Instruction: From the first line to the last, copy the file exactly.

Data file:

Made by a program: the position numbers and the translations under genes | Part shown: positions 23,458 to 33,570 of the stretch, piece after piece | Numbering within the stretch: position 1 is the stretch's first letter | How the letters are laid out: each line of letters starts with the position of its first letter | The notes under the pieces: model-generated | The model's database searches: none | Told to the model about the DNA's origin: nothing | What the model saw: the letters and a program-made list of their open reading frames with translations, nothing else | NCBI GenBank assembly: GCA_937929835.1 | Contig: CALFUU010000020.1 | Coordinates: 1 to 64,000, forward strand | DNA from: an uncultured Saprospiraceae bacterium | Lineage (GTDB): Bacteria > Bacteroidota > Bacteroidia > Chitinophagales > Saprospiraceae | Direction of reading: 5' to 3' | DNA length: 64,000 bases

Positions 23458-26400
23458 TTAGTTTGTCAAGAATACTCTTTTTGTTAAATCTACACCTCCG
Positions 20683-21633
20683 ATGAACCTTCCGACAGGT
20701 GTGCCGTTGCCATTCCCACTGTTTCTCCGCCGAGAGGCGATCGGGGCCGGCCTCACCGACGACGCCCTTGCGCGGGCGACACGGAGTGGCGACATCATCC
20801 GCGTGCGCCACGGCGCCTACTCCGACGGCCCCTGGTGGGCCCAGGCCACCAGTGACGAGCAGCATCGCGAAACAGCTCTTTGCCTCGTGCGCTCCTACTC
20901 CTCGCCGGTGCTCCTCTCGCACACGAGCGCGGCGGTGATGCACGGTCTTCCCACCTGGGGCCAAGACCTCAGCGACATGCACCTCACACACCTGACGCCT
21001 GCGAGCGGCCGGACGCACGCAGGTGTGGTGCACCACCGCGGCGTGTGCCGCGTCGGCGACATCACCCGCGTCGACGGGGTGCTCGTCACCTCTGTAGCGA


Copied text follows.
Made by a program: the position numbers and the translations under genes | Part shown: positions 23,458 to 33,570 of the stretch, piece after piece | Numbering within the stretch: position 1 is the stretch's first letter | How the letters are laid out: each line of letters starts with the position of its first letter | The notes under the pieces: model-generated | The model's database searches: none | Told to the model about the DNA's origin: nothing | What the model saw: the letters and a program-made list of their open reading frames with translations, nothing else | NCBI GenBank assembly: GCA_937929835.1 | Contig: CALFUU010000020.1 | Coordinates: 1 to 64,000, forward strand | DNA from: an uncultured Saprospiraceae bacterium | Lineage (GTDB): Bacteria > Bacteroidota > Bacteroidia > Chitinophagales > Saprospiraceae | Direction of reading: 5' to 3' | DNA length: 64,000 bases

Positions 23458-26400
23458 TTAGTTTGTCAAGAATACTCTTTTTGTTAAATCTACACCTCCG
Positions 20683-21633
20683 ATGAACCTTCCGACAGGT
20701 GTGCCGTTGCCATTCCCACTGTTTCTCCGCCGAGAGGCGATCGGGGCCGGCCTCACCGACGACGCCCTTGCGCGGGCGACACGGAGTGGCGACATCATCC
20801 GCGTGCGCCACGGCGCCTACTCCGACGGCCCCTGGTGGGCCCAGGCCACCAGTGACGAGCAGCATCGCGAAACAGCTCTTTGCCTCGTGCGCTCCTACTC
20901 CTCGCCGGTGCTCCTCTCGCACACGAGCGCGGCGGTGATGCACGGTCTTCCCACCTGGGGCCAAGACCTCAGCGACATGCACCTCACACACCTGACGCCT
21001 GCGAGCGGCCGGACGCACGCAGGTGTGGTGCACCACCGCGGCGTGTGCCGCGTCGGCGACATCACCCGCGTCGACGGGGTGCTCGTCACCTCTGTAGCGA